No new categories
Jason also tackled the thorny issue of whether some types of fundamental research should be fenced off to thwart those who want to take unfair advantage of the traditionally open U.S. research enterprise. In 1985, then-President Ronald Reagan decided fundamental research that is not classified should remain open to all.
But that policy, spelled out in National Security Decision Directive (NSDD) 189, is under attack by those who feel it provides insufficient protection of U.S. national interests. So NSF asked Jason to look at whether some research should be controlled rather than openly available.
No, the report says, in a word. It defends the clear distinction made in the Reagan order. “JASON concludes that it is neither feasible nor desirable to control areas of fundamental research beyond the mechanisms put in place by NSDD-189. It is not possible to draw boundaries around broad fields of fundamental research and define what is included and what is excluded in that discipline.”
More recent attempts to do so have not gone well, the report notes. A 2010 order from then-President Barack Obama creating a category of controlled unclassified information (CUI) has been unwieldly and confusing to researchers, it concludes.
“JASON cannot recommend adoption of a CUI mechanism to secure additional categories of information generation by U.S. universities,” the report states. “Rather, the general principle of creating high walls, i.e. classification, around narrowly defined areas should be adhered to.”
Look before you leap
Despite warning against additional restrictions, the report says the academic community needs to do much more to protect the U.S. research enterprise against unwelcome foreign intrusions. It acknowledges that other countries, in particular China, do not play by the same rules. Chinese students and scientists working in the United States might even consider it acceptable to share confidential research information with their government, it notes. To correct these misconceptions, the report urges U.S. scientists to do a better job of teaching ethical research practices to their foreign students and colleagues.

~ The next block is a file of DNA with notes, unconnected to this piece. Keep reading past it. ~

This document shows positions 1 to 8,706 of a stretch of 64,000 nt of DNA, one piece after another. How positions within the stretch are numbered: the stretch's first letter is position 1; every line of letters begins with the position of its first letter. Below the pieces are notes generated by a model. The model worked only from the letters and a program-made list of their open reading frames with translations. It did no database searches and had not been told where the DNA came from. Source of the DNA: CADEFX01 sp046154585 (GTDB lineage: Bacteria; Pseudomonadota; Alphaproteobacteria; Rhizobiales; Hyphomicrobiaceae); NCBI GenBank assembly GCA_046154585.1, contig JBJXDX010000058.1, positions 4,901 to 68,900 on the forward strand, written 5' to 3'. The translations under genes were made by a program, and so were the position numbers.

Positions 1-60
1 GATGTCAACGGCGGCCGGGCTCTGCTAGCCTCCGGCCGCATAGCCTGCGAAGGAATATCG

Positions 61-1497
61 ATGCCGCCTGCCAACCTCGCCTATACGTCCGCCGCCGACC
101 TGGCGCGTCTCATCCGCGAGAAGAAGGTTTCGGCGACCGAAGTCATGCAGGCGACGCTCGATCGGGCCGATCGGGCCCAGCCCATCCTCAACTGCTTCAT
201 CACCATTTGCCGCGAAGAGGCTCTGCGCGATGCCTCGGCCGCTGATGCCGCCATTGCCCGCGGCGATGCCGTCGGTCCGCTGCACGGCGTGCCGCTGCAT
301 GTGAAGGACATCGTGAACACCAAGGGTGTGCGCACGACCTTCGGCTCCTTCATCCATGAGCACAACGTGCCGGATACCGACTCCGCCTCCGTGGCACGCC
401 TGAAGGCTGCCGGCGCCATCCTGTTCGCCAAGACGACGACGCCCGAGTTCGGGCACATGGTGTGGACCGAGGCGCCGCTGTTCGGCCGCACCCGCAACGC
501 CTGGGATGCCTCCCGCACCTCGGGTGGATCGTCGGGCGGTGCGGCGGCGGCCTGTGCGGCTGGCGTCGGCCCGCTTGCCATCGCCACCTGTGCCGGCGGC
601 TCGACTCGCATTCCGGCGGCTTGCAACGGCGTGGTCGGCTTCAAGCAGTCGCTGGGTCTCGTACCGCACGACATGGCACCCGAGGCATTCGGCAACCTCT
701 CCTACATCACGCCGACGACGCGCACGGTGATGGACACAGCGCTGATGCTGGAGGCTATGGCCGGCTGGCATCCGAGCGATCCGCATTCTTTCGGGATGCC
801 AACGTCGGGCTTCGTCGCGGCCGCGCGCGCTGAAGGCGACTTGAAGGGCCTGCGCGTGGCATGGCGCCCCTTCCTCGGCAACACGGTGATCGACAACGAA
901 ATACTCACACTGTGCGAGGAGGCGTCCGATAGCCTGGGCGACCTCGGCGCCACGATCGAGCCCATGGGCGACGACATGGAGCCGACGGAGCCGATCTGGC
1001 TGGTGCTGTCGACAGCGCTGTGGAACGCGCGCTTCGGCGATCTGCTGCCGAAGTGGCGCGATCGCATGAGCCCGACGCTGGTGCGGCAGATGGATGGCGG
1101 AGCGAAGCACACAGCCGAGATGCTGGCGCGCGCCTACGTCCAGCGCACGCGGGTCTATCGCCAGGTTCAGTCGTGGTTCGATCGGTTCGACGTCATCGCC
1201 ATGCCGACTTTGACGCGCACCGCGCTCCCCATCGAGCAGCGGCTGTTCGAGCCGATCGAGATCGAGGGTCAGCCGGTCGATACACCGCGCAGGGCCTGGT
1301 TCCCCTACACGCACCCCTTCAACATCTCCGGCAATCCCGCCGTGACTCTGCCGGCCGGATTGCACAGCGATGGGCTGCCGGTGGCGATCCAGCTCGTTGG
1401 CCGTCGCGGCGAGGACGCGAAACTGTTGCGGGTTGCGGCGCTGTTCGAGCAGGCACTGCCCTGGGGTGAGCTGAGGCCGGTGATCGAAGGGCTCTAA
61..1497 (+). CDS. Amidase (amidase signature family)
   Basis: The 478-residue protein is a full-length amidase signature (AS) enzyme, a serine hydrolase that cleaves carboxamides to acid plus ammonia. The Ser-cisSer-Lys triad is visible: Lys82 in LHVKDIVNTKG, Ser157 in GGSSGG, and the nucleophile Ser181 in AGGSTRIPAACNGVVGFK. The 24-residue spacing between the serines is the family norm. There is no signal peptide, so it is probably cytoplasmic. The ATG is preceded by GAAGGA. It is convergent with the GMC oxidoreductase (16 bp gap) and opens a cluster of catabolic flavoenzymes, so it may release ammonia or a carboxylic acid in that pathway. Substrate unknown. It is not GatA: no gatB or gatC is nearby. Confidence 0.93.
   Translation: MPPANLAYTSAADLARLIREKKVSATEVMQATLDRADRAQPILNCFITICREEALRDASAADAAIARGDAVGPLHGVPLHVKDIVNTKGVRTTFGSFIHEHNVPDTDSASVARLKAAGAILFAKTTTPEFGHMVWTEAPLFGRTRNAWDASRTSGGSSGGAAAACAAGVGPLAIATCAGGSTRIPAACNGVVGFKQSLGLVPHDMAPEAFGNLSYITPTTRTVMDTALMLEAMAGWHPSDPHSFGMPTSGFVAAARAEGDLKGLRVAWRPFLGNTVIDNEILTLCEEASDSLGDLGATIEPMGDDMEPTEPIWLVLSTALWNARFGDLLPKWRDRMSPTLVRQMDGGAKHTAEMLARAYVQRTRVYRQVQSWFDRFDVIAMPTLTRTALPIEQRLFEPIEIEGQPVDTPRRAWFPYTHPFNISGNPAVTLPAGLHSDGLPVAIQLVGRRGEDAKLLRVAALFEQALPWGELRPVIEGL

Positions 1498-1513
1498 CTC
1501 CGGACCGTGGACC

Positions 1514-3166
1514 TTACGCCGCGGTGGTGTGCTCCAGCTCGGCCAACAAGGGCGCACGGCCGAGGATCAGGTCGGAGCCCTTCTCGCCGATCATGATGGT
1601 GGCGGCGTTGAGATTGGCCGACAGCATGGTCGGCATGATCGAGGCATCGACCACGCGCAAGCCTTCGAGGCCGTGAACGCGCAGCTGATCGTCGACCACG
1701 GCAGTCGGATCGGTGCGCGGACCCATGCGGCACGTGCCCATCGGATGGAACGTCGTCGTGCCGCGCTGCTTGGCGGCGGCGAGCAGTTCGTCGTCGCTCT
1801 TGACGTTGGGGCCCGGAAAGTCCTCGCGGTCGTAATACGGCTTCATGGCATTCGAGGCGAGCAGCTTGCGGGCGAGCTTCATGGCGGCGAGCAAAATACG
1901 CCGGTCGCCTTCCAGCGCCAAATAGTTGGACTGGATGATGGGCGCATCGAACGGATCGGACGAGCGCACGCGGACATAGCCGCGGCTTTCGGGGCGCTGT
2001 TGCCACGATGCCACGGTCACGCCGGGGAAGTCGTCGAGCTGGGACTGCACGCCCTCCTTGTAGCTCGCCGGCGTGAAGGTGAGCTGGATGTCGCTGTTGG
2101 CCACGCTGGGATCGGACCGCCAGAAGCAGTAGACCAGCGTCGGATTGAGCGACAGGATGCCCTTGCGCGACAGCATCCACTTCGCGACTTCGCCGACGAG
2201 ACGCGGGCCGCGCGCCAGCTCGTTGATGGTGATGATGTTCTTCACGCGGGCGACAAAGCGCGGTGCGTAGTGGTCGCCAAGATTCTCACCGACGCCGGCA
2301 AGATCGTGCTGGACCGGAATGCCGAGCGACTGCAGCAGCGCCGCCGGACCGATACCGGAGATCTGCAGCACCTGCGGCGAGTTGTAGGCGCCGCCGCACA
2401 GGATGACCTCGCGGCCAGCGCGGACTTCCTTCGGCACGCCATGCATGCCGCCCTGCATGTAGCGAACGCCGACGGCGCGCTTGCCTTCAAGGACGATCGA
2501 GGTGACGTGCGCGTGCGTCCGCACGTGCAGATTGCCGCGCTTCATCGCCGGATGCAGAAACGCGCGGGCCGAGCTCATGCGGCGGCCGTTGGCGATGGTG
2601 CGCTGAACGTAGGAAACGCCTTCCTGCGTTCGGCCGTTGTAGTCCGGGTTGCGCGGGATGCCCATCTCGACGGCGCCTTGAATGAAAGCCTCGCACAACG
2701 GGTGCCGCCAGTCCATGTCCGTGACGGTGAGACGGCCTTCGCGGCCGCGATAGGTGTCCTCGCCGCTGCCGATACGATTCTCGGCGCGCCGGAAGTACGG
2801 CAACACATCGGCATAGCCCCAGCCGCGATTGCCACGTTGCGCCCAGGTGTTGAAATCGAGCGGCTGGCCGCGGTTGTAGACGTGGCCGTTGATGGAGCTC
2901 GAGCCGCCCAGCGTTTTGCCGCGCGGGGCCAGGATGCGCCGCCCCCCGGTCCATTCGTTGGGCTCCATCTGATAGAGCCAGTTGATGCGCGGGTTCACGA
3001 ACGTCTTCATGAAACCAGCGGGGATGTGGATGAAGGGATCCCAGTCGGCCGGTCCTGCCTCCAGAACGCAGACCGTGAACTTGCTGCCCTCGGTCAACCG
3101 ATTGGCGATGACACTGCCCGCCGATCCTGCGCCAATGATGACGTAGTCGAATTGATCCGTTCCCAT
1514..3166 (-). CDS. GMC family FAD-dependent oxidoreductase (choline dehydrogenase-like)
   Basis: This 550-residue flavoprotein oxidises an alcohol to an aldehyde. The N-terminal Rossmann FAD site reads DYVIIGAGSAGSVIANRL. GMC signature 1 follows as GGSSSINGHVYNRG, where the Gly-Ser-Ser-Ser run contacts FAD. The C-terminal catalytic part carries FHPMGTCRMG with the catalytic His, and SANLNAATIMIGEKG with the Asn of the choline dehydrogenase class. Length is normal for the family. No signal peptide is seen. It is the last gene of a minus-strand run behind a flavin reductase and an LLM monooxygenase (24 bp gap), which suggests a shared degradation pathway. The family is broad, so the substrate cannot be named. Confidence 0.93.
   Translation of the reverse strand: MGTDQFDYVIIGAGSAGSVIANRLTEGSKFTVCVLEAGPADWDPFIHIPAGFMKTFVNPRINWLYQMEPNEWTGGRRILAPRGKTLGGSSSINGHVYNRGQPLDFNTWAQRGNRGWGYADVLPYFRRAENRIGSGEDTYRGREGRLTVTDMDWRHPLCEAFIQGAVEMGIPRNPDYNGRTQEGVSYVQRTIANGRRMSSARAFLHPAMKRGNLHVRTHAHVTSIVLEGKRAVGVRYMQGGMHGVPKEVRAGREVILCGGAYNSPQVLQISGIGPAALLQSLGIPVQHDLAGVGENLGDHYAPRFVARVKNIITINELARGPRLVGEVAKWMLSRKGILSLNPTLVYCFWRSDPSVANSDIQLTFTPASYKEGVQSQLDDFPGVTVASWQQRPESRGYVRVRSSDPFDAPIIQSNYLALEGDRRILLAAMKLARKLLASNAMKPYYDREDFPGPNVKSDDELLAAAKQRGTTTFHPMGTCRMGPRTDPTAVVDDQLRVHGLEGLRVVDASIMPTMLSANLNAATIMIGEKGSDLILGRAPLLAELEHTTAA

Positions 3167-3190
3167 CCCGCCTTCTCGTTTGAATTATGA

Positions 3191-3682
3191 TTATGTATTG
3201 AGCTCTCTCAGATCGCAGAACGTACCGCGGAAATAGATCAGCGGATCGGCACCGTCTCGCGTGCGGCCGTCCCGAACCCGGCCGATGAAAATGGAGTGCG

The report also suggests scientists think harder ahead of time about the possible negative consequences of foreign collaboration before they plunge ahead. The report suggests investigators ask themselves a “catechism” of questions, such as whether they know everyone who will be participating in the project and whether it’s clear how the results will be disseminated. The report proposes that universities go through a similar exercise, asking themselves whether the collaboration poses a risk to U.S. national security or economic competitiveness or to the institution’s “core values.”
The report focuses on NSF’s role because that agency requested the report. But the authors also think NSF should be the key player in the ongoing national debate over how to manage any research interactions with foreign governments. (That debate is the focus of two new bodies, one based in the White House and one at the National Academies of Sciences, Engineering, and Medicine, that Congress is expected to create this week as part of a larger bill authorizing programs at the Department of Defense.)
“NSF is the classiest of the federal research agencies and sets the standard,” says one co-author who requested anonymity. “We hope that NSF can come up with sensible guidelines that apply not just to NSF grantees, but to anyone receiving federal funding.”
This report is the first time the agency has contracted with Jason. Agency officials called the recommendations “valuable” and said they would be open to doing it again if they need advice on issues involving both academic research and national security.